Monday, May 18, 2009
Draft: Backwards and Forwards
Well, it's almost time to start looking forward to the draft, so may as well take a quick look back.
In 2008, the Reds obviously adhered to the Best Player Available strategy when they selected Yonder Alonso. The Reds system was lacking true impact hitters and they immediately addressed that shortfall by selecting the University of Miami first baseman. Yonder was the choice despite the fact that they already had Joey Votto locked in at first base. It's a curious decision and I have to wonder if they would have made the same decision if Joey had performed at his 2009 level back in 2008. Would that have made a difference? Or, were the Reds planning on shifting Votto to left the entire time?
Regardless, Yonder has wasted little time in establishing himself as one of the premier hitting prospects in the minors. In 2009, Yonder is hitting .281/.365/.477/.841 with a stellar 20/18 K/BB ratio. The slugging percentage isn't all that impressive, but he is playing in a pitcher's park in Sarasota, which is 6% more difficult to hit a homerun in than the average park. At this point, Y0onder may not quite be on the fast track that was expected, but he shouldn't be in the minors for long. The Reds appear to have drafted the impact bat that they wanted.
The player that I liked most for the Reds in the last draft was Casey Kelly, who has the type of athleticism, power potential, and defensive ability that you rarely see combined at the shortstop position. While the "hit tool" was the largest question mark on Kelly and some scouts advocate never rolling the dice in the first round on a prospect with a questionable "hit tool," I still liked him more as a shortstop. Even so, I saw his pitching ability as a fallback option that would diminish the inherent risk that he might fail to develop as a hitter. Ultimately, Kelly was selected by the Red Sox, who have implemented a very interesting development plan for Kelly.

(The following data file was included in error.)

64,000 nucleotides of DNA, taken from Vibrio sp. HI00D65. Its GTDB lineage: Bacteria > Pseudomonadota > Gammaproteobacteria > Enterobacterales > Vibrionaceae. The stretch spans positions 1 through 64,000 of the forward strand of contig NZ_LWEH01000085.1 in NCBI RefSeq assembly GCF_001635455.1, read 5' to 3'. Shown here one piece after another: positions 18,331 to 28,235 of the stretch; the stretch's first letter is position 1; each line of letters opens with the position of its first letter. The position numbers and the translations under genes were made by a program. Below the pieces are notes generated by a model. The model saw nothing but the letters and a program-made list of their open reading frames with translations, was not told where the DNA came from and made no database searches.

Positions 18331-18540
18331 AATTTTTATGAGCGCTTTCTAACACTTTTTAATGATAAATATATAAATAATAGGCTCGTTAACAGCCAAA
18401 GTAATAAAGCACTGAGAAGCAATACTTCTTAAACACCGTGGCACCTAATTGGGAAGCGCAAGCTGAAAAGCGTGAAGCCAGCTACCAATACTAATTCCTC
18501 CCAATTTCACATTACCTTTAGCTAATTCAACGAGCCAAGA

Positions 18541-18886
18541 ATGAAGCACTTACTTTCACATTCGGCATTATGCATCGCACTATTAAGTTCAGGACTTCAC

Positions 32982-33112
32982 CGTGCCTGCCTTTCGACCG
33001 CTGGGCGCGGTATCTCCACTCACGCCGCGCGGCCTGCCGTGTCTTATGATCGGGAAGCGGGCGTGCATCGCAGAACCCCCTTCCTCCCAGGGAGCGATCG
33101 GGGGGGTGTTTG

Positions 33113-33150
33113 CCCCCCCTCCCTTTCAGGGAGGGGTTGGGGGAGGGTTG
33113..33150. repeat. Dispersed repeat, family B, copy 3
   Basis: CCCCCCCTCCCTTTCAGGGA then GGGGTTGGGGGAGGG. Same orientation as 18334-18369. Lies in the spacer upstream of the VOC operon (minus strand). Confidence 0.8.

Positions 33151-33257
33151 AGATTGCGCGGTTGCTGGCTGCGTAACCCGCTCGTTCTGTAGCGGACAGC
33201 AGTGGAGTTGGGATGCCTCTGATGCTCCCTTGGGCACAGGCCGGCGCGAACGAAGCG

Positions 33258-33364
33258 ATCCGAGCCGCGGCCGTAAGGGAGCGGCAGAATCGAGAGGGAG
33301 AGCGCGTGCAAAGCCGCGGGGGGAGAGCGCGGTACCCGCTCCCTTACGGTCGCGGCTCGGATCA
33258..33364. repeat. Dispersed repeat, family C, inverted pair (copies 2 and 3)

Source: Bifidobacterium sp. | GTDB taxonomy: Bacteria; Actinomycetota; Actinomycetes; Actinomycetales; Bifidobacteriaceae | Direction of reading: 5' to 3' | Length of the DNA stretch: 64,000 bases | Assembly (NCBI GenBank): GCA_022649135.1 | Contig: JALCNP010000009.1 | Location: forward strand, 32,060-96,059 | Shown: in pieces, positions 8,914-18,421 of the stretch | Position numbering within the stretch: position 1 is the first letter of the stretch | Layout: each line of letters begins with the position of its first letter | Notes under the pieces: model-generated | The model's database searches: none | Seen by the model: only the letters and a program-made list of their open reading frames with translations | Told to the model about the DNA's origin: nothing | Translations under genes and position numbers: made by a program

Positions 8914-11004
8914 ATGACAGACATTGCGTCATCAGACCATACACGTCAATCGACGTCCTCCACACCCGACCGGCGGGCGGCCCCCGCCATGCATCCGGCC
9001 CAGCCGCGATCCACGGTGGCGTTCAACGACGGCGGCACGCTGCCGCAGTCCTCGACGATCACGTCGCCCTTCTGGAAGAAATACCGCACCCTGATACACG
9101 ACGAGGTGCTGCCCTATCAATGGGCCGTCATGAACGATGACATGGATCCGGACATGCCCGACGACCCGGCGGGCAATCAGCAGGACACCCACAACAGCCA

The Red Sox are using Kelly as a pitcher in the first half and will allow him to play shortstop in the second half. The Sox don't want Kelly throwing too many innings, so when reaches ~100 innings, the Red Sox will start using him as a shortstop. I'll be very interested to see how he performs in the field, but he'll have to be pretty effective if he's going to stave off a career as a pitcher. On the hill, Kelly has been dazzling for low-A Greenville. In 37.1 innings, Kelly has a 0.96 ERA, 2.04 GB/FB ratio, and a stellar 33/5 K/BB ratio. He's got the athleticism and tools to be a strong defensive shortstop with plus power, but it'll be interesting to see how much of an opportunity he gets to develop as an everyday player. He'll likely have to show something to avoid being switched to pitching full time sooner, rather than later.
As for the Reds, it's difficult to argue with the improved results over the past few years. A quick look at the Reds over the past two decades reveals much:
1998 - Austin Kearns
1999 - Ty Howington
2000 - Dustin Mosely
2001 - Jeremy Sowers
2002 - Chris Gruler
2002 supplemental - Mark Schramek
2003 - Ryan Wagner
2004 - Homer Bailey
2005 - Jay Bruce
2006 - Drew Stubbs
2007 - Devin Mesoraco
2007 supplemental - Todd Frazier
2007 supplemental - Kyle Lotzkar
2008 - Yonder Alonso
Nothing has had a bigger impact on the changing fortunes of the Reds as an organization than the resurgence of the farm system. As the draft gets closer, it'll be easier to get a feel for who the Reds might take, but at this point it seems a safe bet that they will continue to select the Best Player Available. In a draft that is short on top tier talent, it's the only strategy that makes sense for the upcoming draft.